December 5, 2023


education gives you strength

Epcor contractor fires worker, contributes to $30,000 donation after racist smudge ceremony encounter at school

a sign on the side of a building: A construction company contracted by Epcor has fired the employees who disrupted a smudging ceremony outside Edith Rogers School last week.

© Provided by Edmonton Journal
A construction company contracted by Epcor has fired the employees who disrupted a smudging ceremony outside Edith Rogers School last week.

A construction company contracted by Epcor has fired an employee after workers disrupted a smudging ceremony outside a southeast Edmonton school last week.

Wilco Contractors Northwest, issuing a statement on the company’s official Twitter account Tuesday, said employees working on a dry pond project near Edith Rogers School made racist comments and disrespectful actions towards participants at the ceremony.

On Saturday, a Twitter user identifying as a teacher at Edith Rogers School, said construction workers “revved their engines and yelled racial insults at staff and students” while the school hosted a smudging ceremony Friday.

On September 25, we let down the community,” the company tweeted Tuesday. “We apologize unreservedly to the students and staff who were hurt by these actions. We take full responsibility for what occurred, and we are taking concrete action to ensure this never happens again.”

The company said it undertook an internal and external review and terminated a staff member who was involved. It also announced it will be implementing cultural and Indigenous awareness training.

“T o support the broader community, we are pleased to be joining Epcor and Sureway Construction Group in jointly funding a $30,000 donation to the Edmonton Public School Board’s Amiskwaciy Academy,” read the Twitter statement.

Arthur Mann, president and CEO of Wilco Contracting, said the company has terminated one staff member and are continuing to review documentation of the event.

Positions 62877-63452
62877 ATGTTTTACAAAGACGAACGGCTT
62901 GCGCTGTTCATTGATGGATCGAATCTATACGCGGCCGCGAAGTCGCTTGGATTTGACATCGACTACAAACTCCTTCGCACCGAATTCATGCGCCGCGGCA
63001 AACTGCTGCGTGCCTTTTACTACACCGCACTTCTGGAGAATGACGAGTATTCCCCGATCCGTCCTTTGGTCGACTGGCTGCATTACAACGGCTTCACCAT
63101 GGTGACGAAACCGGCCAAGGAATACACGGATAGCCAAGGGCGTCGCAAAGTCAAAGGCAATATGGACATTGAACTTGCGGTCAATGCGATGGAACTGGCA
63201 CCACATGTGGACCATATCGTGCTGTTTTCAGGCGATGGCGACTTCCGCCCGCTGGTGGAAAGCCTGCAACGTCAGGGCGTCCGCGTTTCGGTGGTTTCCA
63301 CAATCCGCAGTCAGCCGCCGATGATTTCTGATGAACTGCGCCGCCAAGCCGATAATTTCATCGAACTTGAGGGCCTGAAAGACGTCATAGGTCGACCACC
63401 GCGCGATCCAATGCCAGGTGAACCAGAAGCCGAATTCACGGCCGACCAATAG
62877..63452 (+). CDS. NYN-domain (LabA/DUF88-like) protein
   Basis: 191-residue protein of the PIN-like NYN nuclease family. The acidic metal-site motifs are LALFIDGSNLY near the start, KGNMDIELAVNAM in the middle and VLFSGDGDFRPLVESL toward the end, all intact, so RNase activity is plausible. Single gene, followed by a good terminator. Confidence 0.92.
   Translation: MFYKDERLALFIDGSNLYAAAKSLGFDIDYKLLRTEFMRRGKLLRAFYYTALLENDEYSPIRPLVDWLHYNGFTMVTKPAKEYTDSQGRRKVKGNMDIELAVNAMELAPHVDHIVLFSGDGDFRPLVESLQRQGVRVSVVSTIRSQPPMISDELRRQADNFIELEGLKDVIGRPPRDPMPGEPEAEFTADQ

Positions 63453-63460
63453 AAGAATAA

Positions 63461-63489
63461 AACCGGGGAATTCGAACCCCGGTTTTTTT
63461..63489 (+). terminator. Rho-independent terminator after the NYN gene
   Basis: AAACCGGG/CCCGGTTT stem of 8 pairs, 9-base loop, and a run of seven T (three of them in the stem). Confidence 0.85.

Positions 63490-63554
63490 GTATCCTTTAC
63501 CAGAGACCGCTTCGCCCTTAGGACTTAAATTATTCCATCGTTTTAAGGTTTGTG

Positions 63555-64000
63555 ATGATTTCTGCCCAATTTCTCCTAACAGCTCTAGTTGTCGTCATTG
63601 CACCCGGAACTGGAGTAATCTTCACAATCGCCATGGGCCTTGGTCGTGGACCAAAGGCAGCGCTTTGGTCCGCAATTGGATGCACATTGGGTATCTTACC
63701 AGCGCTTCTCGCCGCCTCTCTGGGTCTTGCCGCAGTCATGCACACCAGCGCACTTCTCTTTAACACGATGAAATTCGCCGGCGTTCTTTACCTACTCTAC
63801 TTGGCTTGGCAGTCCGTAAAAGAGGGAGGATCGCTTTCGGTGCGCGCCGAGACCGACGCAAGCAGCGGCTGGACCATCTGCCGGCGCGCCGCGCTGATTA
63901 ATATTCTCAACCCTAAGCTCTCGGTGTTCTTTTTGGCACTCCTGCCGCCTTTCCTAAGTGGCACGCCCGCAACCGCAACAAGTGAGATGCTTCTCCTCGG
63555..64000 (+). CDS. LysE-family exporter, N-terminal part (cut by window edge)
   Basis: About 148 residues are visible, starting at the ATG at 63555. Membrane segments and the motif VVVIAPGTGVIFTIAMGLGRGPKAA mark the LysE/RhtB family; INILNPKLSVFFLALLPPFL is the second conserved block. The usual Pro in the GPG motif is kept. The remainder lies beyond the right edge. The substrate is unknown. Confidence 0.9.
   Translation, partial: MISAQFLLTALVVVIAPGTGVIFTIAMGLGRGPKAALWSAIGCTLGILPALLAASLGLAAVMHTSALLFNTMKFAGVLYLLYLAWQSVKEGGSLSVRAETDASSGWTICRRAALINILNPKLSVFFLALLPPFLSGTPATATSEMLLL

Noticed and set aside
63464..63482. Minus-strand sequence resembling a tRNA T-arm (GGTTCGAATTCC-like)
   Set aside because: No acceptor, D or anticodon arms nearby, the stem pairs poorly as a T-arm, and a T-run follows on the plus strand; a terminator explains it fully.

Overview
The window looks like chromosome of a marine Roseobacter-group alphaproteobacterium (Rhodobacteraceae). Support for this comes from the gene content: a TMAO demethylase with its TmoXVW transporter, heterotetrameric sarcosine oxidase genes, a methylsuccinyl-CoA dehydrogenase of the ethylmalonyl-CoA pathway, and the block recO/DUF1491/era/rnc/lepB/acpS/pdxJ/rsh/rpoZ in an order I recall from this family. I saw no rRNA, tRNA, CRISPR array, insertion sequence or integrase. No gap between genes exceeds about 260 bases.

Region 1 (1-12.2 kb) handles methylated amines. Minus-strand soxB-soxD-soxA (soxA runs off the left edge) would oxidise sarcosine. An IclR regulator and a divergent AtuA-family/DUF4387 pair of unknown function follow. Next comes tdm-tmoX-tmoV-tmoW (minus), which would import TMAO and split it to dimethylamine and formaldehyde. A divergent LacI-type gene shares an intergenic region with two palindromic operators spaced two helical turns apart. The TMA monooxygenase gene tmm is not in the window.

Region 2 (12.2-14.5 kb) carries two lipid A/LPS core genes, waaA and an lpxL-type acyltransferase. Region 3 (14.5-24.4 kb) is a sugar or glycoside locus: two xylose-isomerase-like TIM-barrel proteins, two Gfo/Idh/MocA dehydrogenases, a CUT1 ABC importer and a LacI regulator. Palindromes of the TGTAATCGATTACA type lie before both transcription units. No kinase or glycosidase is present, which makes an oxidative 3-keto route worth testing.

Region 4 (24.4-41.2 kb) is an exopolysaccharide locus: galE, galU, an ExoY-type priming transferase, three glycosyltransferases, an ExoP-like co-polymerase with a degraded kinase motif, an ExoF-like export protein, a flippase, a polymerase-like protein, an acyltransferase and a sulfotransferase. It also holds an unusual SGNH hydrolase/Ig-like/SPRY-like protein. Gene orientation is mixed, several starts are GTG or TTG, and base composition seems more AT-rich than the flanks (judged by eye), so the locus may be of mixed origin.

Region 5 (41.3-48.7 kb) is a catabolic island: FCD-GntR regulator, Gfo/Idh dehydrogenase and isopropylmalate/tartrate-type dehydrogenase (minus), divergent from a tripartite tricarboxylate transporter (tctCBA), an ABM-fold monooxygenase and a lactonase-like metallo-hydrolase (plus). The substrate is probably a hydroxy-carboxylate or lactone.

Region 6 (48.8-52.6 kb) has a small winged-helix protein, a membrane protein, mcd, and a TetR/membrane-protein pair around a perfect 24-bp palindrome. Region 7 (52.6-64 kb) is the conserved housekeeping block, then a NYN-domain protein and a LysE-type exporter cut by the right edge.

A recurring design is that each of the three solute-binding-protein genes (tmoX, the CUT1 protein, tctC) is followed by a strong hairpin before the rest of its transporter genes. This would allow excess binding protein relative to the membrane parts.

He said the company has sent a personal apology to the school, students and parents involved as well as Grand Chief Billy Morin.

“We have asked for meetings with them for further in-person apologies, but also to work with Grand Chief Morin and his team in terms of what we can do as a company with his guidance towards reconciliation,” said Mann.

Epcor issued its own statement Tuesday thanking the students and staff at Edith Rodgers for bringing the workers’ actions to them.

“Epcor took immediate action to shut down the construction site until an investigation could be completed, and we have been in communication with school officials, witnesses, the contractor for the site, and the sub-contractor,” said the statement.

Edmonton Public Schools previously said the smudging ceremony was part of its efforts to teach students about reconciliation with Indigenous people. Smudging is a type of ceremony practised by certain Indigenous cultures. It typically involves the burning of sweetgrass, sage, tobacco or cedar, according to the Canadian Encyclopedia .

In a statement over the weekend the board called the incident “deeply unsettling and unacceptable for our staff and students who were participating in the smudging ceremony.”

EPSB representatives said they will provide an updated statement Wednesday.

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— With files from Jonny Wakefield

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